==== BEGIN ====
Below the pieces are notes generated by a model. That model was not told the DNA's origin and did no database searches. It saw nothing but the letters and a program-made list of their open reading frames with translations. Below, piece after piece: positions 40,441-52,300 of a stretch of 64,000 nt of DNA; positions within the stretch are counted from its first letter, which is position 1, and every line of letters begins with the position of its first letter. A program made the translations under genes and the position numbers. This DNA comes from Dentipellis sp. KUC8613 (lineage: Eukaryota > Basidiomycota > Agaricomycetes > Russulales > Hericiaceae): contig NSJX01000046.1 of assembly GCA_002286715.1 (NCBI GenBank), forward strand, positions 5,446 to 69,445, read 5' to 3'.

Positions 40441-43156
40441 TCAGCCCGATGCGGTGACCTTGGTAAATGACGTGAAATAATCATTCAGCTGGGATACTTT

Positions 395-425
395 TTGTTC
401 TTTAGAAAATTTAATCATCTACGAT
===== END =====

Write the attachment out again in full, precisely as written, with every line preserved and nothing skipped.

Below the pieces are notes generated by a model. That model was not told the DNA's origin and did no database searches. It saw nothing but the letters and a program-made list of their open reading frames with translations. Below, piece after piece: positions 40,441-52,300 of a stretch of 64,000 nt of DNA; positions within the stretch are counted from its first letter, which is position 1, and every line of letters begins with the position of its first letter. A program made the translations under genes and the position numbers. This DNA comes from Dentipellis sp. KUC8613 (lineage: Eukaryota > Basidiomycota > Agaricomycetes > Russulales > Hericiaceae): contig NSJX01000046.1 of assembly GCA_002286715.1 (NCBI GenBank), forward strand, positions 5,446 to 69,445, read 5' to 3'.

Positions 40441-43156
40441 TCAGCCCGATGCGGTGACCTTGGTAAATGACGTGAAATAATCATTCAGCTGGGATACTTT

Positions 395-425
395 TTGTTC
401 TTTAGAAAATTTAATCATCTACGAT